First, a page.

The Davos pecking order – is brutal, effective, and cynical
Shock, horror, Davos has a pecking order. The Alpine hothouse that hosts the global elite for four days every January at the World Economic Forum (WEF) classifies attendees. From level 1 through to 7, everyone visiting the magic mountain has a slot.
Or, I guess, a level of perceived importance to the WEF.
My former colleagues at Quartz have published the complete list. It’s worth checking out. The list is based on information that was apparently submitted to Quartz anonymously through their Secure Drop portal.
According to David Yanofsky, who wrote the piece, “the information we received contains more detail on attendees than Quartz has ever seen and reveals, in ways never before disclosed, how the WEF catalogs and categorizes the world’s powerful people”.
It’s the categorisation that’s astonishing. Journalists are privileged at level 2. That’s right below prominent CEOs such as Cees ‘t Hart of the Carlsberg Group, Khalid Abdulla-Janahi of the UAE’s Vision 3, Rovnag Abdullayev of the State Oil Company of the Azerbaijan Republic, and Gautam Adani of India’s Adani Group.
But journalists are well alongside Wikipedia founder Jimmy Wales, Google’s senior vice president Kent Walker, Leah Wang Ying, vp of China’s Trip.com Group, YouTube CEO Susan Wojcicki, Huawei board director William Xu, Mitsubishi International president Toru Yamaguchi, and others.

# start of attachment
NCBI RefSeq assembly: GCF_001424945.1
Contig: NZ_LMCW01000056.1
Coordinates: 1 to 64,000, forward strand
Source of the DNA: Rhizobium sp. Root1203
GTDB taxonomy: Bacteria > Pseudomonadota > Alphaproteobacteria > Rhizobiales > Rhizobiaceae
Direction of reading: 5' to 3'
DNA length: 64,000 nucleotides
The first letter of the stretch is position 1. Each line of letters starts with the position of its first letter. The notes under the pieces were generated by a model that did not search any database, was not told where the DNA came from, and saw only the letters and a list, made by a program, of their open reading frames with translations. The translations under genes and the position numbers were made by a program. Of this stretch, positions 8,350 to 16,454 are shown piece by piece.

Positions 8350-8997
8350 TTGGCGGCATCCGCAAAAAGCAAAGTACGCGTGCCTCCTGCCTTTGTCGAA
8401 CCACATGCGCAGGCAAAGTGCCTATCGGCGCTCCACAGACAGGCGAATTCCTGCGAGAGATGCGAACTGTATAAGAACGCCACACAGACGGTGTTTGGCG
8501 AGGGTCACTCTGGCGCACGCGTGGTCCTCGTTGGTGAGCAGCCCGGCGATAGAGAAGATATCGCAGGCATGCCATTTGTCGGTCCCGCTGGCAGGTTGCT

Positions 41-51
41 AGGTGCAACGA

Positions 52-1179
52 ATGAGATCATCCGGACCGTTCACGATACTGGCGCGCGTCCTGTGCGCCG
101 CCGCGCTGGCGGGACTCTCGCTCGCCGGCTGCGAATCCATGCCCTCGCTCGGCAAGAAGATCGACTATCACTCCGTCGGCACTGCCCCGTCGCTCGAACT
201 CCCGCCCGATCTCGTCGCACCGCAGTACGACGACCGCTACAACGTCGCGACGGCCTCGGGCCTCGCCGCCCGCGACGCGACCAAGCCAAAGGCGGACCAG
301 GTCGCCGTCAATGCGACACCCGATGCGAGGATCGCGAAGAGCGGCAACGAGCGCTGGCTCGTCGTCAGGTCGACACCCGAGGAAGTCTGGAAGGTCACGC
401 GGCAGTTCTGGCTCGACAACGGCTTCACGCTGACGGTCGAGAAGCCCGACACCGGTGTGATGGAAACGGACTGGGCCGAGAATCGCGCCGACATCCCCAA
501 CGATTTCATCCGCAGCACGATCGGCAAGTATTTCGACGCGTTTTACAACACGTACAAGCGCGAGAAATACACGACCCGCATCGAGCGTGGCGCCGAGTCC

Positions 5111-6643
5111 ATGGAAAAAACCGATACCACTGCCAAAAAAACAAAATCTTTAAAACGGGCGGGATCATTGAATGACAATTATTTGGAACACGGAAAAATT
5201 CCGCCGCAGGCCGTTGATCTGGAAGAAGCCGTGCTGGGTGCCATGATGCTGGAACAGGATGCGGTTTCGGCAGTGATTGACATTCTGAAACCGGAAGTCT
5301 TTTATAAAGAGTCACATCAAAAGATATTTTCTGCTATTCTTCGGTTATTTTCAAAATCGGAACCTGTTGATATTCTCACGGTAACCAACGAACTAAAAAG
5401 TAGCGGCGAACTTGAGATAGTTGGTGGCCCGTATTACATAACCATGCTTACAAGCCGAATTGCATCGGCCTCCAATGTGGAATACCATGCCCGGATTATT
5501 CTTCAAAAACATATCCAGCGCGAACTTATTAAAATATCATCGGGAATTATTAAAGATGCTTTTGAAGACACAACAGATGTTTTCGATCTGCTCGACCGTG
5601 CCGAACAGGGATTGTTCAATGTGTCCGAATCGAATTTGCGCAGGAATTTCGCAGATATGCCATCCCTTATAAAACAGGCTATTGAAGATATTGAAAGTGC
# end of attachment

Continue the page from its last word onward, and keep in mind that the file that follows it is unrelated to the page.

Interestingly, the journalists are at a higher level than people like the chief minister of Punjab and a clutch of central bankers.
At level 3 sit Rasheed Al Maraj, governor of the Central Bank of Bahrain, Reza Baqir of the State Bank of Pakistan, Mark Carney, the departing governor of the Bank of England, Thomas J. Jordan of the Swiss National Bank, Lesetja Kganyago of the South African Reserve Bank, Klaas Knot of the Central Bank of the Netherlands, Haruhiko Kuroda of the Bank of Japan, Patrick Njoroge of Kenya, Murat Uysal of Turkey, Veerathai Santiprabhob of Thailand, François Villeroy de Galhau of France, and even Christine Lagarde, president of the European Central Bank.
Finance and other government ministers are also level 3 at Davos. Amarinder Singh, chief minister of the Indian state of Punjab, is level 4!
I would guess that the WEF finds it makes good sense to provide privileged access to Enrique Acevedo of Univision, USA, Mamdouh AlMuhaini, General Manager, of Al Arabiya in the United Arab Emirates, The Times London’s economics editor Philip Aldrick, WSJ editor at large Gerard Baker, Aftenposten economics correspondent Sigurd Bjørnestad and Kenneth Choi Woo-Suk, editor of Korea’s Chosun daily newspaper.
A glut of journalists assures saturation coverage.
The Davos pecking order is brutal, effective, and cynical.